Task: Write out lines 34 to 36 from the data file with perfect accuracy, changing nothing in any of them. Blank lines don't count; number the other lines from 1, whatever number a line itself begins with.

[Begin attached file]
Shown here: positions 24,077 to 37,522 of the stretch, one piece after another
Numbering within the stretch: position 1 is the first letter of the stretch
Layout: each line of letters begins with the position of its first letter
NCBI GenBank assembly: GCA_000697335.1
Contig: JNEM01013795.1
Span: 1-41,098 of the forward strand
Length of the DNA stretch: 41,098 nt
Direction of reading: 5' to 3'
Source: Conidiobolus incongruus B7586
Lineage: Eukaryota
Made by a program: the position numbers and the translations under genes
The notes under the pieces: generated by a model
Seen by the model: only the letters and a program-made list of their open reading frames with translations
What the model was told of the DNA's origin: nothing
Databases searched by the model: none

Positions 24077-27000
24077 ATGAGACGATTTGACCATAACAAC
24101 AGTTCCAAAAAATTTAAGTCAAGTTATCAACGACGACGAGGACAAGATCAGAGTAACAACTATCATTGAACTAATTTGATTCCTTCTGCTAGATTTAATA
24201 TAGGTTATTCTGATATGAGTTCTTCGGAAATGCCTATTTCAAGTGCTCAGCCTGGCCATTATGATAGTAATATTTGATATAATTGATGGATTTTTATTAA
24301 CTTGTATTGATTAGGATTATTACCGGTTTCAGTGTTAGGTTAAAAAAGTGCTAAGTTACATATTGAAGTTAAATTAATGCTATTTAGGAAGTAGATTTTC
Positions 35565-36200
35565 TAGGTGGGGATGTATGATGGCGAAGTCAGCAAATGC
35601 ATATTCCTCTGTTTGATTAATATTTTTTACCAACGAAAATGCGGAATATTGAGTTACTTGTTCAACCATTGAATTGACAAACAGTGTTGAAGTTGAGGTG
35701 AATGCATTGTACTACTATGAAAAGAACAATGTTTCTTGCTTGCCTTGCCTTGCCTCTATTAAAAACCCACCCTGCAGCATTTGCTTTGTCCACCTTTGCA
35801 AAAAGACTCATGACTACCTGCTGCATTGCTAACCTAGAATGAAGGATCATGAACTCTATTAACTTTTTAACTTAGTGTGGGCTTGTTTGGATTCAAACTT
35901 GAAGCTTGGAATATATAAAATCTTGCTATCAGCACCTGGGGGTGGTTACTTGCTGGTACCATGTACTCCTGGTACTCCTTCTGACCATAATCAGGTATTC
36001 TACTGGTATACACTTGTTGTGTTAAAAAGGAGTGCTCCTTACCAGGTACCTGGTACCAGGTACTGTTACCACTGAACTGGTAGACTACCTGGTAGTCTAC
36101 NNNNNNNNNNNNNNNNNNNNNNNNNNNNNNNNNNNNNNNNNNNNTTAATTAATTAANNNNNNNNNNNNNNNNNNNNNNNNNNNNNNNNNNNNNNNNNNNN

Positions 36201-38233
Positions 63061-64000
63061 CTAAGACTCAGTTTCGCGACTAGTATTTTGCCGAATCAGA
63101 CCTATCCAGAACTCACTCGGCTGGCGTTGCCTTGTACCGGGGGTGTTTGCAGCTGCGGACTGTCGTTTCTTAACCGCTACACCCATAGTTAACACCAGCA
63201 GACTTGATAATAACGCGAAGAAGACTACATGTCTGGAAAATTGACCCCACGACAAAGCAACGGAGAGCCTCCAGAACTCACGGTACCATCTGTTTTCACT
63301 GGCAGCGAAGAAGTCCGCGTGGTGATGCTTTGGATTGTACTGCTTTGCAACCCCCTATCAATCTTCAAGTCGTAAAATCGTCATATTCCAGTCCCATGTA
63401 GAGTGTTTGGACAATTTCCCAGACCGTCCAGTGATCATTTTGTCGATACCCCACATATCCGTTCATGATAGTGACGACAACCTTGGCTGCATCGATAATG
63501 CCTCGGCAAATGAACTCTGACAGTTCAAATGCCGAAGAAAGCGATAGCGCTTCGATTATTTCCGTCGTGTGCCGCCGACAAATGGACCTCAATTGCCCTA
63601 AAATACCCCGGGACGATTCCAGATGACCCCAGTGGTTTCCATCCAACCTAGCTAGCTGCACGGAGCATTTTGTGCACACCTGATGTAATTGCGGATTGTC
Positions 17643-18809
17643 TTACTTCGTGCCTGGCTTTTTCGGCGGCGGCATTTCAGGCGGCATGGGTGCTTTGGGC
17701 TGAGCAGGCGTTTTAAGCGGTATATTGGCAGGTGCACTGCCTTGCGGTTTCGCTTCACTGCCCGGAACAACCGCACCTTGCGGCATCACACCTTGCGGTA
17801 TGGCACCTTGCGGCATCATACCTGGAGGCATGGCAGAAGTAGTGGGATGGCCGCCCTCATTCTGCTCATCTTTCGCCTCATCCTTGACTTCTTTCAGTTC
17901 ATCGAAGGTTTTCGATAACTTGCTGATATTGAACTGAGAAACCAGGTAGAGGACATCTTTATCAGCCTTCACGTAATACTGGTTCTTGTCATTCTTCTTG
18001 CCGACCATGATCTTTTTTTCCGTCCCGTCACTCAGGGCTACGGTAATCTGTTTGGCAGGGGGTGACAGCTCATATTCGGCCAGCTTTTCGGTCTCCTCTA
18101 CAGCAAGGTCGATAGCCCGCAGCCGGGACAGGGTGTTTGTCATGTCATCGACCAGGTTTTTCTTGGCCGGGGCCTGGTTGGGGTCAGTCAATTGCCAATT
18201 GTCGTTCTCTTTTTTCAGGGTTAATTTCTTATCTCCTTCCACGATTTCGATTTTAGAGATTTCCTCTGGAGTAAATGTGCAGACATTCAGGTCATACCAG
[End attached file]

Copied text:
63301 GGCAGCGAAGAAGTCCGCGTGGTGATGCTTTGGATTGTACTGCTTTGCAACCCCCTATCAATCTTCAAGTCGTAAAATCGTCATATTCCAGTCCCATGTA
63401 GAGTGTTTGGACAATTTCCCAGACCGTCCAGTGATCATTTTGTCGATACCCCACATATCCGTTCATGATAGTGACGACAACCTTGGCTGCATCGATAATG
63501 CCTCGGCAAATGAACTCTGACAGTTCAAATGCCGAAGAAAGCGATAGCGCTTCGATTATTTCCGTCGTGTGCCGCCGACAAATGGACCTCAATTGCCCTA